Izushi is a castle town that flourished during the Edo era. There are several fine displays of traditional architecture found throughout the town, which is why Izushi is designated as a national preservation district of important buildings. The town is also famous for its own original style of soba, Japanese buckwheat noodles. Approximately 50 soba shops line the town’s streets. Eirakukan Kabuki Theatre is the oldest working kabuki theatre in the Kansai Area. The full access tour of Izushi’s Kabuki theatre, Eirakukan, will put you on, behind, and under the stage. This is a rare and fantastic experience will help you feel like a real kabuki actor and take a closer look at the mysterious workings of a traditional Kabuki stage. The best way to get to Izushi is by bus from Toyooka station.

Public Bath Houses

Satono-yu
Hours: 13:00 to 21:00
Closed: Mondays
Satono-yu is Kinosaki’s largest bath house, located next to the train station. It has two styles of baths, traditional and Romanesque, which rotate daily between men and women. The large variety of baths includes waterfalls and mist rooms, as well as steam, dry and penguin (refrigerated) saunas.
Jizo-yu
Hours: 7:00 to 23:00
Closed: Fridays
Jizo-yu is located at the intersection of the river and Ekidori, the main road that leads to the Kinosaki train station. This bath house’s main baths feature high ceilings. Private family baths are also available for 3150 yen per 45 minutes.
Yanagi-yu
Hours: 15:00 to 23:00
Closed: Thursdays
Recently renovated, Yanagi-yu (“willow bath”) is Kinosaki’s smallest public bath house, but some find its traditional feel with hand-cut timbers and wooden baths particularly inviting. It also has a small street-side ashiyu (foot bath) next to its entrance.
Ichino-yu
Hours: 7:00 to 23:00
Closed: Wednesdays
Ichino-yu is located near the center of town and was last renovated in 1999. Its indoor baths are modern granite while its outdoor baths are located in a cave. Private family baths are available for 3150 yen per 45 minutes.
Goshono-yu
Hours: 7:00 to 23:00
Closed: First and third Thursday of each month
Completely redesigned and rebuilt in 2005, Goshono-yu (“imperial palace bath”) is one of Kinosaki’s larger bath houses, featuring a multi-level outdoor bath facing a waterfall, as well as a granite water bench and a steam sauna where onsen water is sprayed into the air to create a fine mist.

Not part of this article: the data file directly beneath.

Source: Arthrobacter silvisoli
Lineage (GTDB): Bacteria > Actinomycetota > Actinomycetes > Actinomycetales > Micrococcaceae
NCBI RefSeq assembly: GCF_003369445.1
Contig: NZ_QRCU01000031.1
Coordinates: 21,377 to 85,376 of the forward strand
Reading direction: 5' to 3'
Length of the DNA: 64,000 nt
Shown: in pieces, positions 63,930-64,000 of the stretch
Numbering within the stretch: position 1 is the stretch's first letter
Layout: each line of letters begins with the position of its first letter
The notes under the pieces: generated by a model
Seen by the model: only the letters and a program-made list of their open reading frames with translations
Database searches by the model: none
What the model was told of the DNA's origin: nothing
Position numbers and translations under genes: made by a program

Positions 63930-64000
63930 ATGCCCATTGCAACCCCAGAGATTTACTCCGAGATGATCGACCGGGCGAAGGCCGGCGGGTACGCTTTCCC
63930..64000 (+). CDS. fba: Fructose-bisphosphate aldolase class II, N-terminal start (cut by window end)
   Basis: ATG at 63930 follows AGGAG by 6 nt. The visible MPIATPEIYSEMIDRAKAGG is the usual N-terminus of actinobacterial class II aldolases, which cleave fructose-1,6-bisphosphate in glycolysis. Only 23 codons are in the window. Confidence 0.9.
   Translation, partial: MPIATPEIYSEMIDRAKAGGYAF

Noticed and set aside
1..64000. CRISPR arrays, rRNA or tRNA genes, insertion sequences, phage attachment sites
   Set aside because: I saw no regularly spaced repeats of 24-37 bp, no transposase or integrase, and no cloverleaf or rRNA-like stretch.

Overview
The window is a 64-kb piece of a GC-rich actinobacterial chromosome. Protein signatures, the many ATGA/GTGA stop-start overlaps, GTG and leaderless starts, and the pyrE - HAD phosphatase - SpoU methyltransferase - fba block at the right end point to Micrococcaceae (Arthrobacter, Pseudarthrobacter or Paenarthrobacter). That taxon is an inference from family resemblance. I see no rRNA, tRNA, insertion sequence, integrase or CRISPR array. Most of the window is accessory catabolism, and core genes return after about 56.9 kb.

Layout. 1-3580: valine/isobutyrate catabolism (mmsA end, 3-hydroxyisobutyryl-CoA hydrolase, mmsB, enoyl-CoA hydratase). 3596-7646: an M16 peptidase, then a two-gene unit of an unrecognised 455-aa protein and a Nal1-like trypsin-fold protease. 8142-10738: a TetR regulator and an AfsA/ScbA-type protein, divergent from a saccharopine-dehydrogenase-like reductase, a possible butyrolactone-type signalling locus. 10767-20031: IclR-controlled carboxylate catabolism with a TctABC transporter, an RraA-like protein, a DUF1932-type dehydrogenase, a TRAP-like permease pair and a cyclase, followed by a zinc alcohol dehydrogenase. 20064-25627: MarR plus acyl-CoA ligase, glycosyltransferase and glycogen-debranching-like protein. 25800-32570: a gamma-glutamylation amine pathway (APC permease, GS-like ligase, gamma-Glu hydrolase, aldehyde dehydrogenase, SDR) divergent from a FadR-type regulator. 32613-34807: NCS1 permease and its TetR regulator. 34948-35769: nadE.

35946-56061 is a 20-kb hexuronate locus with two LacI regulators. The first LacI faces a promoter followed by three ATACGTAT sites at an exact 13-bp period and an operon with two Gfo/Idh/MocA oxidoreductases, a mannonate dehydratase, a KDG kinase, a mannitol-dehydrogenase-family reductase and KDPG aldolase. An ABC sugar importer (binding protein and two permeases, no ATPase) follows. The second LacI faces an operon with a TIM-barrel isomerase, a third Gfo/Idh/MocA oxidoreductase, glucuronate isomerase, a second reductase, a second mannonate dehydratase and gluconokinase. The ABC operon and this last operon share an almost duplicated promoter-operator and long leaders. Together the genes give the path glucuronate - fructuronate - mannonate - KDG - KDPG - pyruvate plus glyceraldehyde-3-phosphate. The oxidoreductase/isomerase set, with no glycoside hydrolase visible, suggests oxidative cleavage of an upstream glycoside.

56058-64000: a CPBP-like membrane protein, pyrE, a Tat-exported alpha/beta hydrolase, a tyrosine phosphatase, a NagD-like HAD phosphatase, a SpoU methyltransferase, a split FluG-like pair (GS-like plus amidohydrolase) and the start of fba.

Mandara-yu
Hours: 15:00 to 23:00
Closed: Wednesdays
Mandara-yu is the only bath house that is located off the main road. You’ll find it one block south of the main road (Yunosatodori) just before the road turns north to the ropeway entrance. It has an enticing outdoor bath, and it is said that Mandara-yu is the most attractive of the public baths.
Kono-yu
Hours: 7:00 to 23:00
Closed: Tuesdays
Kono-yu is near the ropeway entrance located on the spot where legend says that storks would bathe to heal their wounds. It was the first bath house in Kinosaki, although it has been rebuilt numerous times since its founding. Kono-yu features an outdoor bath with a view of the surrounding forests.

Where to Eat

Kinosaki Onsen Beer Restaurant Gubigabu

Most people will eat breakfast and dinner at the ryokans, and you will need a lunch only if you are staying more than one night, or if you arrive early or leave late. I would recommend the Kinosaki Onsen Beer Restaurant Gubigabu. It is located on the canal in the middle of the onsen. I would recommend the Tajima Beef Curry and Rice. (Tajima Beef is the local wagyu.)

Onsen Manju

Onsen manju, a dumpling steamed in mineral water, is probably the signature sweet people think about when they look for a gift to take back from any onsen. There are many shops selling Onsen Manju with numerous fillings from the traditional sweet bean paste to crab or Tajima Beef.

Where to Stay

Nishimuraya Honkan

Located in the heart of Kinosaki Onsen, Nishimuraya Honkan is the premier luxury ryokan of Kinosaki. All rooms are traditional Japanese-style with private bath and toilet. Hot springs with open-air baths and a large Japanese garden are among the facilities guests can enjoy.

Nishimuraya Shogetsutei

Nishimuraya Hotel Shogetsutei is the sister ryokan of Nishimuraya Honkan. This luxury hotel welcomes a new era of Japanese hotels with a 150,000 sq. m garden, forest relaxation experiences, and herb garden. A mist sauna, jacuzzi bath and open-air baths are available separately for both men and women.

Mikiya

This long standing inn inspired the master literary Naoya Shiga’s beloved novel ‘Kinosaki ni te'(At Cape Kinosaki).
Mikiya is a traditional inn that carries on the traditions of the past, and provides a quiet and relaxing place for their guests.

How to Get There

There are numerous buses from Kyoto, Osaka and Kobe, but the best way to get there is by train. From Kyoto, there are three direct trains (Kinosaki Limited Express) every day. And from Shin-Osaka, there are six direct trains (Konotori Limited Express) every day.